A breached covered under the legislation refers to any instance in which at least one piece of personally identifying information (PII) is exposed or is reasonably like to have been exposed to an unauthorized party. PII is broadly defined to include:
A social security number, driver’s license number, passport number, alien registration number, or some other government-issued unique identification number, such as an airline security (TSA) redress number;
Unique biometric data, such as a faceprint, fingerprint, voice print, iris image, or other unique physical representations (which we expect to also include DNA data although not called out specifically in the draft legislation at this time);
An individual’s first and last name or first initial and last name, in combination with any information that relates to the individual’s past, present, or future physical or mental health or condition, or to the provision of health care to the diagnosis of the individual;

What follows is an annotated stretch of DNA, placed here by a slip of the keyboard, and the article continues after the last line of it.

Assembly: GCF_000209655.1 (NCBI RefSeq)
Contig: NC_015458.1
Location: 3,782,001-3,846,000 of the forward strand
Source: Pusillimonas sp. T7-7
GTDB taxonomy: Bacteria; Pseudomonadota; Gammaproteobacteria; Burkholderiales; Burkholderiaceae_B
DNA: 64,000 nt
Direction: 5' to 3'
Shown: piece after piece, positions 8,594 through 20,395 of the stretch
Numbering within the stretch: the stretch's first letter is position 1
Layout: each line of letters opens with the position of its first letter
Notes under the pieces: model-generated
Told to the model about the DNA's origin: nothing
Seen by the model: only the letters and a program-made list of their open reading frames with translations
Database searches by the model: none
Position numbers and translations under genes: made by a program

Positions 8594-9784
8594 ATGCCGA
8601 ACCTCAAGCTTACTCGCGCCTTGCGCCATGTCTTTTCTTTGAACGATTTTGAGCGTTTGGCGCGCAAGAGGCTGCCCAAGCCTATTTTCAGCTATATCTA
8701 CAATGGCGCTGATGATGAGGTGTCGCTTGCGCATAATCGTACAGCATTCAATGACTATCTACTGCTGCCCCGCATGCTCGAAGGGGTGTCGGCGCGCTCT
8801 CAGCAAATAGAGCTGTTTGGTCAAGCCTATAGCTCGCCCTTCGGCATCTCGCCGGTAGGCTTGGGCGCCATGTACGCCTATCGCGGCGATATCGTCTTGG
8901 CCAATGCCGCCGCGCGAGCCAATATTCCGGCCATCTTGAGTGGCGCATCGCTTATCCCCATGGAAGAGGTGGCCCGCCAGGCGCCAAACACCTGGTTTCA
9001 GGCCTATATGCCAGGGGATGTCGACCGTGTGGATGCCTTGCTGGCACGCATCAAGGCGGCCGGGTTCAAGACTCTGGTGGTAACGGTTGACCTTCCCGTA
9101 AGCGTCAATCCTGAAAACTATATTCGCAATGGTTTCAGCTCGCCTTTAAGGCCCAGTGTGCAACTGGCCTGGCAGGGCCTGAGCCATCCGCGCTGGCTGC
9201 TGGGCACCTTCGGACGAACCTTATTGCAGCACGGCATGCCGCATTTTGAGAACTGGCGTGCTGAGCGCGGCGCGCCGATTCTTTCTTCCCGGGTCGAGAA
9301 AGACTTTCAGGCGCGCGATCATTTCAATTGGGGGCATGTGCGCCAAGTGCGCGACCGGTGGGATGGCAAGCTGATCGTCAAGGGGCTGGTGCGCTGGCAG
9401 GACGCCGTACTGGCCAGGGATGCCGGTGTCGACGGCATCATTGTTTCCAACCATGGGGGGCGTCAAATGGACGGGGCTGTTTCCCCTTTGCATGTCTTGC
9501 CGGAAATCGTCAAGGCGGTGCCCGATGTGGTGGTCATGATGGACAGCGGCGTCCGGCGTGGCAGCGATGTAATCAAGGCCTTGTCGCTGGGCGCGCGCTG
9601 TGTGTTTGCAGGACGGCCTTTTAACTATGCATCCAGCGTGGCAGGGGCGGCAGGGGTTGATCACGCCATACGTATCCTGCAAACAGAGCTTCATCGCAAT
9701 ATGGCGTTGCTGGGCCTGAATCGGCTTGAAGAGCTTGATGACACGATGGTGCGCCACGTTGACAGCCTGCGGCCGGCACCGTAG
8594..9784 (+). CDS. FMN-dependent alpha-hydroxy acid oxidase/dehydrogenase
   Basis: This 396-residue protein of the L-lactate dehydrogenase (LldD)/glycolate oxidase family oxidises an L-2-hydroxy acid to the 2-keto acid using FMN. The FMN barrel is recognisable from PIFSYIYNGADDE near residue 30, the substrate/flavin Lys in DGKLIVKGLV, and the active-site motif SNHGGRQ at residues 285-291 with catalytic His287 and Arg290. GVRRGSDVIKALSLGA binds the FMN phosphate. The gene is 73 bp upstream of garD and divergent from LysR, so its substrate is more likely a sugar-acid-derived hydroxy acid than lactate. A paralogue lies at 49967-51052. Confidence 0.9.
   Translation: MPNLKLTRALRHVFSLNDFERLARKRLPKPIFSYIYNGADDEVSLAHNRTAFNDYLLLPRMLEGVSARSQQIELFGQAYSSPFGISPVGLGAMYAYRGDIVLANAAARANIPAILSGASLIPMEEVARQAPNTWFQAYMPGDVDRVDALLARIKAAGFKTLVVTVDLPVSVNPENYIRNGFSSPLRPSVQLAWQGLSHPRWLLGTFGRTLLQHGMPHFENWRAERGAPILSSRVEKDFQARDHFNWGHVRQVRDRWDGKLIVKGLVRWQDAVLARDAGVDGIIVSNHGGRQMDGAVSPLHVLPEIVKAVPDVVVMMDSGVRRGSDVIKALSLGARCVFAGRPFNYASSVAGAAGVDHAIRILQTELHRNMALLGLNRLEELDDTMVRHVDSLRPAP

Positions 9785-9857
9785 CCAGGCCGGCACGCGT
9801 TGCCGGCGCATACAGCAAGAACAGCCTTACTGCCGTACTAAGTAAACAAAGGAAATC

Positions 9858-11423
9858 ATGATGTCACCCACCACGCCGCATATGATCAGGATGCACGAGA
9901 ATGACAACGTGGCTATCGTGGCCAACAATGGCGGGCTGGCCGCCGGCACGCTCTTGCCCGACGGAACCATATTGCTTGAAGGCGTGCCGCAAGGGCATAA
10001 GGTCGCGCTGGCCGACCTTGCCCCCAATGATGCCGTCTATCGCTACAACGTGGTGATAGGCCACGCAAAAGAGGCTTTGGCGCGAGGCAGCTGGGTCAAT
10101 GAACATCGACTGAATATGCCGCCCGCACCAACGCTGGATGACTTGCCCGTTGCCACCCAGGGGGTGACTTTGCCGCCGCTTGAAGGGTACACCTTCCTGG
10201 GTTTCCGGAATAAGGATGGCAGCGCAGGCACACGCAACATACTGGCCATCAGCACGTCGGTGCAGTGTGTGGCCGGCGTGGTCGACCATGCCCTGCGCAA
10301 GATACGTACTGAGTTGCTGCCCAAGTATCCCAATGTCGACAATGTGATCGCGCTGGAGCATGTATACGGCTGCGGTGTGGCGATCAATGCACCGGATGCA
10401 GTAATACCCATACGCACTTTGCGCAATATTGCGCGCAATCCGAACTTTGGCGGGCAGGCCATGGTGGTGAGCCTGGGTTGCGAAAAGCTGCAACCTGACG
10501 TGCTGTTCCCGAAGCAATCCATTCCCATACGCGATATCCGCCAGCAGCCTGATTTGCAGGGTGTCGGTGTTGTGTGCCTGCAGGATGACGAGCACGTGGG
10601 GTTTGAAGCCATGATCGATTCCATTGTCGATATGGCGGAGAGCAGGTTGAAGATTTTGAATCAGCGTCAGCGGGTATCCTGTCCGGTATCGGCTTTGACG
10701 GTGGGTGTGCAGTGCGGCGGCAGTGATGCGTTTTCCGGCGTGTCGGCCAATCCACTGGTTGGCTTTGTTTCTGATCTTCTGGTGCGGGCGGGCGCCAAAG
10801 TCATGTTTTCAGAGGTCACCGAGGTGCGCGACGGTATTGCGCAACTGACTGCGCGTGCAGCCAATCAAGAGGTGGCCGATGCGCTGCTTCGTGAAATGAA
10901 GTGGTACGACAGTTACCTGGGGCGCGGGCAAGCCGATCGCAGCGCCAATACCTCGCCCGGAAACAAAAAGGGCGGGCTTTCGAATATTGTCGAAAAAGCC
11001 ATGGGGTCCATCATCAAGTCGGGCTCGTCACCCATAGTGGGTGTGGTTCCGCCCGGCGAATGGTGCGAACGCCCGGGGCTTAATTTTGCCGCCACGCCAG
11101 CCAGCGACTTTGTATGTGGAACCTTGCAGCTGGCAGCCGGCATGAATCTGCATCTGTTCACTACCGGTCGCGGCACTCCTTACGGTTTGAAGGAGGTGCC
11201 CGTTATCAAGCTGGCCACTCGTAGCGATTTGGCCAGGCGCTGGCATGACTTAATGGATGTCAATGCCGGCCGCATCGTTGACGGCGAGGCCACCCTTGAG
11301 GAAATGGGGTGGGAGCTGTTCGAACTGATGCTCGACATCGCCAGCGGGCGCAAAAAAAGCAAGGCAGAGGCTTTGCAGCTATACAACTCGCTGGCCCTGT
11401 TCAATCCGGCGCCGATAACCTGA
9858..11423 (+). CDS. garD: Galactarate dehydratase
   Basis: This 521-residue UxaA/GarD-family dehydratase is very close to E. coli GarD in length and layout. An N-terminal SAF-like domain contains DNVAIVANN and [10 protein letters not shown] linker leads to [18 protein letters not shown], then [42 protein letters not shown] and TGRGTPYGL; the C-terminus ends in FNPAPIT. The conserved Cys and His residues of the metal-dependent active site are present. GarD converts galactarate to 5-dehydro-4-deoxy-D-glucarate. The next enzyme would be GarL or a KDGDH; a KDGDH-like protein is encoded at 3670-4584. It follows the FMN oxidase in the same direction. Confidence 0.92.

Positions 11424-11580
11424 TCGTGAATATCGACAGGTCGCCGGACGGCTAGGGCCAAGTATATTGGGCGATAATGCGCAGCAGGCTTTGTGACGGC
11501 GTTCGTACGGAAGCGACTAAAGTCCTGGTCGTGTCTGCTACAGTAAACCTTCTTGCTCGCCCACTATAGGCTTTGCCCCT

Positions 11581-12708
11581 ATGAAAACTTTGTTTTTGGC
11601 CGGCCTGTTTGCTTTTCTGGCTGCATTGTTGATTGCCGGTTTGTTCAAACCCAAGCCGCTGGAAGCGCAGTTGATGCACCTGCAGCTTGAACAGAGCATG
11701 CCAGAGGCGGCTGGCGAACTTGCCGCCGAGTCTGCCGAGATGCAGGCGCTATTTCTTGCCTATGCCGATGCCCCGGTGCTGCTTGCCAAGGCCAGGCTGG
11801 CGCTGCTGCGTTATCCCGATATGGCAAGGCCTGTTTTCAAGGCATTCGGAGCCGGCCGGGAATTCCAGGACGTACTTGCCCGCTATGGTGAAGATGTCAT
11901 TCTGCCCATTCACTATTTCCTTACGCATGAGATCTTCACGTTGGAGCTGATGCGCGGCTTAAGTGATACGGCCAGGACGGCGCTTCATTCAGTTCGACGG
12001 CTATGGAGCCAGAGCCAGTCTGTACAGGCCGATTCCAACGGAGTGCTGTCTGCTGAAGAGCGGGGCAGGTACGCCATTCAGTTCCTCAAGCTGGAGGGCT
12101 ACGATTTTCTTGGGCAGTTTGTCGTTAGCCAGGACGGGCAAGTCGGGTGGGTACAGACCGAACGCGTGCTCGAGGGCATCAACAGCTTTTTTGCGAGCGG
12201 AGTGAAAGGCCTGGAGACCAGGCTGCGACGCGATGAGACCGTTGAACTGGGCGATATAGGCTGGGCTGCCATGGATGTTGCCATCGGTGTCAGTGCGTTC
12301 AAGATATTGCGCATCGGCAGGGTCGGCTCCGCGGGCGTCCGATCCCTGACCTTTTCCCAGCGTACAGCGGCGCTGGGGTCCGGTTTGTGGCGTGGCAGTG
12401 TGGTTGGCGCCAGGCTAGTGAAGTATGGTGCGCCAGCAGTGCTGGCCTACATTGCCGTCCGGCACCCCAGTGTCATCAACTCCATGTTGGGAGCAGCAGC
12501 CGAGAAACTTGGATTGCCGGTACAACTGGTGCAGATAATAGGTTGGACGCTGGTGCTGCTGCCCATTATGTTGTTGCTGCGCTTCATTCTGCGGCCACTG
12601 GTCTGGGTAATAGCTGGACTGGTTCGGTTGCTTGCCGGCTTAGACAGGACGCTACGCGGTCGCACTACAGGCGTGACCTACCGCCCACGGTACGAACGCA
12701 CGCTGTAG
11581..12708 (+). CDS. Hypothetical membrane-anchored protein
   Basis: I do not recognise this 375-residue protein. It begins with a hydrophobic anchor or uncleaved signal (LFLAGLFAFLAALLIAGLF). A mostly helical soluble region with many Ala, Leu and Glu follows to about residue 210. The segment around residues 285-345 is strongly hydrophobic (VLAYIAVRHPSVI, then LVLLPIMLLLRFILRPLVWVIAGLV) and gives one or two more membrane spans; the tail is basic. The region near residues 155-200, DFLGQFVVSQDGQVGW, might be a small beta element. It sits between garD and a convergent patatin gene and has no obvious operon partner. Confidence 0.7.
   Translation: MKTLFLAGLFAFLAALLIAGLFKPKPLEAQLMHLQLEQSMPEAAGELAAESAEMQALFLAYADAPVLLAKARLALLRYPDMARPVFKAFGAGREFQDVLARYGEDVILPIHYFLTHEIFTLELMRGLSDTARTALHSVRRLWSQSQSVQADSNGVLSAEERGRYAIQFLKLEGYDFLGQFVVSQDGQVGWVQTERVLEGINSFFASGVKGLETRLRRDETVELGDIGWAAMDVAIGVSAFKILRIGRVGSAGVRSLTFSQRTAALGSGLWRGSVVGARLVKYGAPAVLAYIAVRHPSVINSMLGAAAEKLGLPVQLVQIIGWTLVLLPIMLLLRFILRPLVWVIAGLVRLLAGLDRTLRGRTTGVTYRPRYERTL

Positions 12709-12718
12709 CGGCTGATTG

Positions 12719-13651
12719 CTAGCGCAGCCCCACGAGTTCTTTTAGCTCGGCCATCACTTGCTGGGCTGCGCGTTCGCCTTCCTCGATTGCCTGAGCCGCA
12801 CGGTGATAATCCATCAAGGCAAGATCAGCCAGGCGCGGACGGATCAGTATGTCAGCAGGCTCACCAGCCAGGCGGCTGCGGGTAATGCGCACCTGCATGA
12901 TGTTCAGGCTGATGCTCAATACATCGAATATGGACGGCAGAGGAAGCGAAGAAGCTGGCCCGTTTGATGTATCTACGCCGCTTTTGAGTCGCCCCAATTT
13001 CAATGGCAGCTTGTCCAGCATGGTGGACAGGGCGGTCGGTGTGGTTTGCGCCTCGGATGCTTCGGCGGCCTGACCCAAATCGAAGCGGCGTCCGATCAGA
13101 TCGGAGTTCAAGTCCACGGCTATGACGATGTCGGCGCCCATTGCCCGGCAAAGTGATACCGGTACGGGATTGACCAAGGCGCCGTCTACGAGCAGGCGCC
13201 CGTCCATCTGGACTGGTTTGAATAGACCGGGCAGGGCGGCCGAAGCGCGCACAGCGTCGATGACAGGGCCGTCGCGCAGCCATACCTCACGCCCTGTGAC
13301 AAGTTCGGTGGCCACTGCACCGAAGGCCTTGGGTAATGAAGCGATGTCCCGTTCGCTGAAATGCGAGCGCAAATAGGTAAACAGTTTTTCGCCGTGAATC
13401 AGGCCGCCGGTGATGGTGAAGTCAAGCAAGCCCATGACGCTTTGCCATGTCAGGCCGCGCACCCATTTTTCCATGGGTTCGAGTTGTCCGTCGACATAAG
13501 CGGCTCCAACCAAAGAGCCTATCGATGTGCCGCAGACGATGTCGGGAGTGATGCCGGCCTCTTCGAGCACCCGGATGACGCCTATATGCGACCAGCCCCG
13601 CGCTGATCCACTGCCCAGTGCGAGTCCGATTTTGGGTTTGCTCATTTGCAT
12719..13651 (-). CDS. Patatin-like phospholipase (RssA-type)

Financial account number, debit card number, credit card number, or the passcodes or pin numbers required to access the referenced accounts; and
Any other information, as determined by the Director of the Office of Cybersecurity.
The OCS-FTC is tasked with tough enforcement. Not later than 30 days after the date on which the Commission receives notification of a covered breach, they are to commence a civil action to recover a civil penalty in a district court of the United States against the covered consumer reporting agency that was subject to the covered breach.
Penalties are specified as $100 for each consumer whose first and last name or first initial and last name and at least 1 item of personally identifying information was compromised, andan additional $50 for each additional item of personally identifying information compromised for each consumer.
Depending on the report and the database impacted, this could easily place fines ranging from hundreds of millions of dollars to billions of dollars for most credit reporting agencies – even the smaller ones.